We tend to think of turning points as single moments of change — Saul on the road to Damascus or Bob Dylan performing with an electric guitar. The change is identified as a discrete moment for which there is a distinct before and after. But this is not always the case and, as Robert Douglas-Fairhurst argues, a turning point can trace a wider arc and evolve over longer periods. These turning points are clear only in hindsight once the details have softened and the ripples outward have stilled. His latest book examines one such period in the career of Charles Dickens, surveying the artefacts of his life to track his development over the year 1851.
This is not the first time Douglas-Fairhurst has applied his macro lens to Dickens. His book Becoming Dickens was a careful examination of the novelist’s earliest years and showed that, despite the popularity of Oliver Twist, Dickens’s ultimate success in fiction was far from guaranteed. He had many paths he could have pursued — he loved to act, he was a talented journalist, he harboured an ambition to practise the law — and his decision to focus on fiction was not necessarily the obvious one. It was consequential, though, for both the man and for the form he chose to work in.
The Turning Point pursues this further, arguing that in 1851 Dickens discovered his true purpose: to use fiction to comment on the state of Britain. It was then that he started to develop a ‘sense of a serious social mission, and… of the kind of narrative that would be required to do it justice’.
It was a fascinating year in Britain. The country had avoided the revolutions that roiled Europe in the late 1840s but still contended with its own tensions. Towards the end of 1850 Dickens lamented that thousands of children in London were ‘hunted, flogged, imprisoned but not taught’. He held out hope, however, for‘a great display of England’s sins and negligence to be, by steady contemplation of all eyes and steady union of all hearts and hands, set right’. This was an allusion to the Great Exhibition — an event that takes up a good portion of The Turning Point’s narrative. It was, after all, transformative for Britain. As Douglas-Fairhurst writes: ‘It was the national equivalent of Clark Kent entering a phone booth and exiting as Superman.’
And it would likewise be transformative for Dickens. The year was a characteristically busy one (the great challenge for any biographer of Dickens is to convey convincingly his furious energy). Among other things he edited and contributed to Household Words, his weekly magazine; micro-managed Urania Cottage, a charity he had set up to help sex workers find a new life in Australia; and moved to a grand house in Tavistock Square, overseeing the minutiae of the renovation work. Also, his father and youngest daughter died within two weeks of one another.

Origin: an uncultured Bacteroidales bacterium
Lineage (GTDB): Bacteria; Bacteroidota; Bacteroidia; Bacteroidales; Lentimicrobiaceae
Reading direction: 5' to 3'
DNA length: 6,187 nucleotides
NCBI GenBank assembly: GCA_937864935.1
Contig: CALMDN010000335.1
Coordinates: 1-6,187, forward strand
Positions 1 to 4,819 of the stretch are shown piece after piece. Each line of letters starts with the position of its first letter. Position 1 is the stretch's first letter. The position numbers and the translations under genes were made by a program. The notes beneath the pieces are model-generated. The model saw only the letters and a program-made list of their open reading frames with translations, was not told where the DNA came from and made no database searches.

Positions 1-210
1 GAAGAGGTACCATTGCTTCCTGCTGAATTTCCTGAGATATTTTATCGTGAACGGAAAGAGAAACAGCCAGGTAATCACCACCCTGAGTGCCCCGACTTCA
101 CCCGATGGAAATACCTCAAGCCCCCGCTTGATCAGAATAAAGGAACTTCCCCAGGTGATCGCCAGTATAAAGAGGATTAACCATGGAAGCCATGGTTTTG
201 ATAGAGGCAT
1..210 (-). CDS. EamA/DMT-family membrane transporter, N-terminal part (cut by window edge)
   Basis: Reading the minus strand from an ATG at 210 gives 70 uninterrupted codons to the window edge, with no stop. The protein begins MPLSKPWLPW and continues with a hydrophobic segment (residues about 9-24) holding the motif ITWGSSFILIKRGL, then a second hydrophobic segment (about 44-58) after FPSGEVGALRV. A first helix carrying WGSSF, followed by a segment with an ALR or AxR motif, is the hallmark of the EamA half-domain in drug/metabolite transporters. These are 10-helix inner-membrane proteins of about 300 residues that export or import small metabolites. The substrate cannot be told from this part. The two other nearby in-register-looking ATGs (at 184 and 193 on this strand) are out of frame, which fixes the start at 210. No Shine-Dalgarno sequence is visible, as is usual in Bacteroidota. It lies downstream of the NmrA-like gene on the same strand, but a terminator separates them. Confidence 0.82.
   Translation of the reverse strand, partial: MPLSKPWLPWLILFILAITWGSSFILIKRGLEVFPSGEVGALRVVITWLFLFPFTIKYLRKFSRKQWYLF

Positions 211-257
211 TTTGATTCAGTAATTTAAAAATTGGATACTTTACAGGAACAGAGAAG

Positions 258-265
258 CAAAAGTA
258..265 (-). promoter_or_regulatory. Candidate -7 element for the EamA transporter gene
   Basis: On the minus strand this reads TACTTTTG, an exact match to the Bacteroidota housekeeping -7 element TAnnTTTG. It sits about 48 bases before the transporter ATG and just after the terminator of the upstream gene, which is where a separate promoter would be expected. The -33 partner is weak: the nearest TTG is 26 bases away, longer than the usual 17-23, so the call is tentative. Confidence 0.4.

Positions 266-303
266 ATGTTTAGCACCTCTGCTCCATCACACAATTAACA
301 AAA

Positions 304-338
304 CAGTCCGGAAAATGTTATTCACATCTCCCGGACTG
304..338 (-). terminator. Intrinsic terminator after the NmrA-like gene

This would be a lot for any person, but for Dickens it was typical and it generated much material. Douglas--Fairhurst has sifted through all this activity to excavate key moments. For example, he identifies source material for several characters in Bleak House, such as Jo the crossing sweeper and Mrs Jellyby and her philanthropy; he shows how proto-feminism (women were wearing new, more practical clothes while they pushed for positions outside the home) annoyed Dickens. He goes on to show how Bleak House became a kind of fictional version of the Great Exhibition, one that told a story about the nation that was home to such a variety of people and events:
“What a novel like Bleak House could do was to transform this confusion [of contemporary life] into something more coherent. Simultaneous events could be turned into sequences; the babble of a crowd could be concentrated into conversations between identifiable individuals; the seemingly random events of life could be rearranged into a plot.
The result is a ‘slow biography’ that lingers on details and in doing so illuminates a very specific period of Dickens’s life. Its limitation is that, in focusing so tightly on a single year (one that saw Dickens start but certainly not finish Bleak House), it doesn’t examine its aftermath. What followed his decision to sharpen his focus on social commentary, for example? The Turning Point asks the reader to make their own connection between the events of 1851 and subsequent ones. Still, this is a minor quibble. The book is a fascinating biography that ultimately brings fresh insight to the life of Charles Dickens and his work as a novelist.